Doug Bandow is a senior fellow at the Cato Institute and a nationally syndicated columnist. He is the author and editor of several books, including The Politics of Envy: Statism as Theology (Transaction).
What could be more appropriate in Washington than a bipartisan congressional majority pushing to increase the minimum wage? Legislators always move with alacrity when they are giving away other people’s money.
But while the public might be tempted to celebrate an increase as a victory for working people, it will help only those who remain employed. Decades of research demonstrate that fixing wages destroys jobs; the only question is how many. Nearly two dozen studies during the 1970s and 1980s reached a rough consensus that a ten percent rise in the minimum cuts teen employment by one to three percent. The Minimum Wage Study Commission, created in 1977 by a Democratic Congress and staffed by President Jimmy Carter, concluded that a ten percent increase in the minimum reduces employment opportunities by between .5 and 2.5 percent. Indeed, the nonpartisan General Accounting Office stated that it found virtually total agreement that employment is lower than it would have been if no minimum wage existed. In 1988 the Congressional Budget Office warned, in a report which some opponents attempted to suppress, that a proposed hike to $5.05 would destroy between 250,000 and 500,000 jobs.
Moreover, the Progressive Policy Institute issued its first policy paper on the minimum wage, concluding that certainly, employers will hire fewer minimum-wage workers when they have to pay more for them. The Employment Policies Institute (EPI) has published a dozen or more studies documenting the ways in which a minimum-wage hike would hinder job creation, reduce the number of hours worked by those who stay employed, and encourage companies to substitute better-educated, middle-class employees for disadvantaged, lower-skilled workers seeking to escape poverty. Even the few economists who favor the proposed increase don’t dispute that it will throw some people out of work. They just say the number will be small.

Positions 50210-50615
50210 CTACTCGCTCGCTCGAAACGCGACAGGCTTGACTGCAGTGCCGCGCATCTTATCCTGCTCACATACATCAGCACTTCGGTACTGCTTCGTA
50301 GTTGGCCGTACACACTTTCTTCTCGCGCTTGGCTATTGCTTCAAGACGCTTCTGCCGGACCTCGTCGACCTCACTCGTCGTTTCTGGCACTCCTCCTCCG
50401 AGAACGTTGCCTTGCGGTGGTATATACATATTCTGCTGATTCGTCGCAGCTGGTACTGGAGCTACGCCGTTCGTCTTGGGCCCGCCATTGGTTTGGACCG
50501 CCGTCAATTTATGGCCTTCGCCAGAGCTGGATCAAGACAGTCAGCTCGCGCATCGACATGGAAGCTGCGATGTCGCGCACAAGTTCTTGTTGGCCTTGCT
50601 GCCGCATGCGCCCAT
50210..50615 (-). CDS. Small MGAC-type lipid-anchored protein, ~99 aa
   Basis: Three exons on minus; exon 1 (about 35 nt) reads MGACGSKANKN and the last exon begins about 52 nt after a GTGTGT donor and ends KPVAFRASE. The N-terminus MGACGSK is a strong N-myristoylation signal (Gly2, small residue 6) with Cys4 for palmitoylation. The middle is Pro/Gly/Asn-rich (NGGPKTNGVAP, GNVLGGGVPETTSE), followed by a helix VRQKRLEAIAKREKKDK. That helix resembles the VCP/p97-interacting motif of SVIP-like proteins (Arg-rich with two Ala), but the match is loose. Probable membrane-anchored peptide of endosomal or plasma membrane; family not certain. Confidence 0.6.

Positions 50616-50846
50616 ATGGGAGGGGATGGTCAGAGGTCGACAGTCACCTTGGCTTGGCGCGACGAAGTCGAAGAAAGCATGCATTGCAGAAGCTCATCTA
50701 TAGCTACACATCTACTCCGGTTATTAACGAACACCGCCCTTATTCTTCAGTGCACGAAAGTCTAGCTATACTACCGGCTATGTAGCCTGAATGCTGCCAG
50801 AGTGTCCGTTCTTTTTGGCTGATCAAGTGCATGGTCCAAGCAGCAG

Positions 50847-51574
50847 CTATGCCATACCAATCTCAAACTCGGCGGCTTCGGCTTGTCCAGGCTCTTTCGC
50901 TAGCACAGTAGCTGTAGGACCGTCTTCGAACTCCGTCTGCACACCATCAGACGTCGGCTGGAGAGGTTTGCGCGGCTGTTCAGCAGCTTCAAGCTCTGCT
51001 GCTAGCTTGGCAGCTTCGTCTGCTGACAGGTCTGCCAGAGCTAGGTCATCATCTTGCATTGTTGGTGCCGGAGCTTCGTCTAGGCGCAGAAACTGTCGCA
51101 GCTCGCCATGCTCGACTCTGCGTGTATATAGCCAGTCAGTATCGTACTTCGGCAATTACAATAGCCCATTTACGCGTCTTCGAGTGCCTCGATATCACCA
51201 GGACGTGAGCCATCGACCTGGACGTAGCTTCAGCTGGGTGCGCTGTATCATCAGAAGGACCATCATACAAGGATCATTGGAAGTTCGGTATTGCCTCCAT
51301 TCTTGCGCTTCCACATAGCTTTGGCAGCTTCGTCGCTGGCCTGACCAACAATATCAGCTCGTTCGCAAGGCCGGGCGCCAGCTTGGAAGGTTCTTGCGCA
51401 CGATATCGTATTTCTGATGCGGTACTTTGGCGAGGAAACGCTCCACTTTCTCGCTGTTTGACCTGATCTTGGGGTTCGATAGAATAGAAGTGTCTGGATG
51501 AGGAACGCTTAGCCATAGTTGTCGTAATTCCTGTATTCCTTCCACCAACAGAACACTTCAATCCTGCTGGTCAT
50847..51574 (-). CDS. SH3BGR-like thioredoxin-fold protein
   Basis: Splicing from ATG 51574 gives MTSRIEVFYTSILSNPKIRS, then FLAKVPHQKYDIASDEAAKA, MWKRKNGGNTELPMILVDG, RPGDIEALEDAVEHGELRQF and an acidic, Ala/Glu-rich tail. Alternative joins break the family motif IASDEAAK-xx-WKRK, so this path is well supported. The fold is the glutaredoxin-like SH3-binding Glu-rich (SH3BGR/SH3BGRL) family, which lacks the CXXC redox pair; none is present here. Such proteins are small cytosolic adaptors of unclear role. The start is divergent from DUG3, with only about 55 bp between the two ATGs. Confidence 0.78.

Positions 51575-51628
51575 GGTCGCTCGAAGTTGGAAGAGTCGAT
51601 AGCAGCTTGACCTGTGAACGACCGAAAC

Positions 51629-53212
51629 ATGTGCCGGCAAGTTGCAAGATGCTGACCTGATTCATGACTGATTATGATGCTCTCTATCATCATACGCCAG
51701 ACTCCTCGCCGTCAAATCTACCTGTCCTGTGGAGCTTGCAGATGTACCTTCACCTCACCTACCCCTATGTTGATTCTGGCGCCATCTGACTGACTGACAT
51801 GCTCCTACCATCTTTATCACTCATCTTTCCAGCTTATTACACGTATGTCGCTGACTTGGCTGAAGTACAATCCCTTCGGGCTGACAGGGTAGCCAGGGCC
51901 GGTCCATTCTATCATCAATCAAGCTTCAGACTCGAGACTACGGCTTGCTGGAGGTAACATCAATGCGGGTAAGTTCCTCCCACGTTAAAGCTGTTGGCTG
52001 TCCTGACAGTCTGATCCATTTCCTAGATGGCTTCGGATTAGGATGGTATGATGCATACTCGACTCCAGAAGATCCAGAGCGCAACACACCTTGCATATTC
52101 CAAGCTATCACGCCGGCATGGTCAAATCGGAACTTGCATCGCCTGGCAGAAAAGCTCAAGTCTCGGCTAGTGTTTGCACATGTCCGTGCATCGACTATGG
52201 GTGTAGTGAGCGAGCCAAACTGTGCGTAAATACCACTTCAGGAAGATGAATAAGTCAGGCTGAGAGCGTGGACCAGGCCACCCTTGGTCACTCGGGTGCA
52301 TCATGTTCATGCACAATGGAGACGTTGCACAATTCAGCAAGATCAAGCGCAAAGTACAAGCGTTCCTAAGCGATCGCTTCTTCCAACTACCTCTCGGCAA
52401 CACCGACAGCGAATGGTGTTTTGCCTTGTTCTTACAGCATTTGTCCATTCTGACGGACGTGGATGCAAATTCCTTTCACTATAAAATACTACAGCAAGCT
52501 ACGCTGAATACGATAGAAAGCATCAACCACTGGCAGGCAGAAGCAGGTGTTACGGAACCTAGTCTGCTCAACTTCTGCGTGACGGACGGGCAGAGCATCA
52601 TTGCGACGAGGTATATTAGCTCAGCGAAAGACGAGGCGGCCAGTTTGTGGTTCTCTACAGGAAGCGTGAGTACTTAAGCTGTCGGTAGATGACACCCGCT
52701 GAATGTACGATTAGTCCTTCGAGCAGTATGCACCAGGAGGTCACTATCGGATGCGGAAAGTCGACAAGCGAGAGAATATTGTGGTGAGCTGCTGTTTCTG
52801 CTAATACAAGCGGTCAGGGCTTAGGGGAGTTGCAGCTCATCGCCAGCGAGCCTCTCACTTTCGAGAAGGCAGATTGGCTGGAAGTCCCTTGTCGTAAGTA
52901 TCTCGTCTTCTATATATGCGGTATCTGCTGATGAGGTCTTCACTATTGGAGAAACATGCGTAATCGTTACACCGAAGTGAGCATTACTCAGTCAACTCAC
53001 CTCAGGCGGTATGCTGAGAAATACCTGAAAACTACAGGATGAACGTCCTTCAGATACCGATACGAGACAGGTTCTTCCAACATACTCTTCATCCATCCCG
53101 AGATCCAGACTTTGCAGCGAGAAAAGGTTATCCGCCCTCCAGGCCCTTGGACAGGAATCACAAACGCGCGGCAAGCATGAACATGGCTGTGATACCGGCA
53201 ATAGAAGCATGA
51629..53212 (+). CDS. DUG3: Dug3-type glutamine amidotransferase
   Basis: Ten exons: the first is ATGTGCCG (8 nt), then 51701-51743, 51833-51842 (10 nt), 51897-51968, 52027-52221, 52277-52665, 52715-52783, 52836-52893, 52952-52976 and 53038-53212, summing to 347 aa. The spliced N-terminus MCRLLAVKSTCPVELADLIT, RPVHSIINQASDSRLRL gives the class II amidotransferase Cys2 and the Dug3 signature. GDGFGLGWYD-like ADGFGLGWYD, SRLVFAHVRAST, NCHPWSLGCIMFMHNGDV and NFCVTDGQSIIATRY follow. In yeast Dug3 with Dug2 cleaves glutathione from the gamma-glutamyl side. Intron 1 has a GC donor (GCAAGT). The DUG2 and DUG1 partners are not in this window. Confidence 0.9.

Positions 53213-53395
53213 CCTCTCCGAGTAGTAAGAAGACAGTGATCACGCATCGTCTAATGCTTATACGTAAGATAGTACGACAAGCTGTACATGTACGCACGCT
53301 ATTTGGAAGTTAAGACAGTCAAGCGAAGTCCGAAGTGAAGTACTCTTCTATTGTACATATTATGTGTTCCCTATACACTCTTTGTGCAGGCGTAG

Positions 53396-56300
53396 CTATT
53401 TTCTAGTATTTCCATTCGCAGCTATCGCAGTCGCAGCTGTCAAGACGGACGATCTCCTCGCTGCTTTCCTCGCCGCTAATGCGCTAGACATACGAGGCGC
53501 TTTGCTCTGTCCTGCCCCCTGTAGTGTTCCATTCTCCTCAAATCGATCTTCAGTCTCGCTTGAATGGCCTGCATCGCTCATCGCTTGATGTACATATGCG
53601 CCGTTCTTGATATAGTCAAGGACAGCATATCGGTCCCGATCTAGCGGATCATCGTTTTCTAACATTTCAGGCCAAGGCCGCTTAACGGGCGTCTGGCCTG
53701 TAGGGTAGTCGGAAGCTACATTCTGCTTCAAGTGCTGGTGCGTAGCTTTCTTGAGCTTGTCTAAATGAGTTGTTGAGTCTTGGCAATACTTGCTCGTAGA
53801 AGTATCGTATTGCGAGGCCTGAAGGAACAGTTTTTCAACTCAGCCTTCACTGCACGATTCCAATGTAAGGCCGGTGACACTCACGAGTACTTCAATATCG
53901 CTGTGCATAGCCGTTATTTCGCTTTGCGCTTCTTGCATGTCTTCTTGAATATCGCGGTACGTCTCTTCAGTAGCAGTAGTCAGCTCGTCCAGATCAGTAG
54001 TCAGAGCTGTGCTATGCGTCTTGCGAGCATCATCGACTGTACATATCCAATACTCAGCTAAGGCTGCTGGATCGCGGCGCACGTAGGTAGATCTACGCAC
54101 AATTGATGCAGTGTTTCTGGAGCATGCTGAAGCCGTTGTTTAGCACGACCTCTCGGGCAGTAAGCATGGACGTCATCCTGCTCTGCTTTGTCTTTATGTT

This should come as no surprise. Unfortunately, however good the politicians’ intentions, government fiat cannot erase economic reality. People who earn little do so for reasons other than employer greed: lack of education, skills, and experience. Indeed, many minimum-wage workers are young people just entering the labor force.
Unfortunately, setting a legal minimum does not address the reasons people receive low salaries. It simply tells employers not to hire anyone who can’t produce that amount. The result is higher unemployment, concentrated among the most disadvantaged, particularly urban teens. No one who understands economics disputes this central point: arbitrarily raising the minimum above a worker’s productivity level means the person won’t be hired.
For years advocates of the minimum wage—labor unions, whose skilled members benefit from the wage floor; liberal politicians seeking to buy votes from poorer workers; and left-wing ideologues, who prefer social engineering to improving people’s lives—simply ignored the facts. Confident that anyone who lost his job would blame something else, perhaps capitalism or Reaganomics, Congress steadily raised the minimum wage even as teen unemployment soared.
But now, after disdaining academic inquiry their entire careers, minimum-wage advocates have suddenly become interested in the facts. They finally found a report that fit their political preconceptions.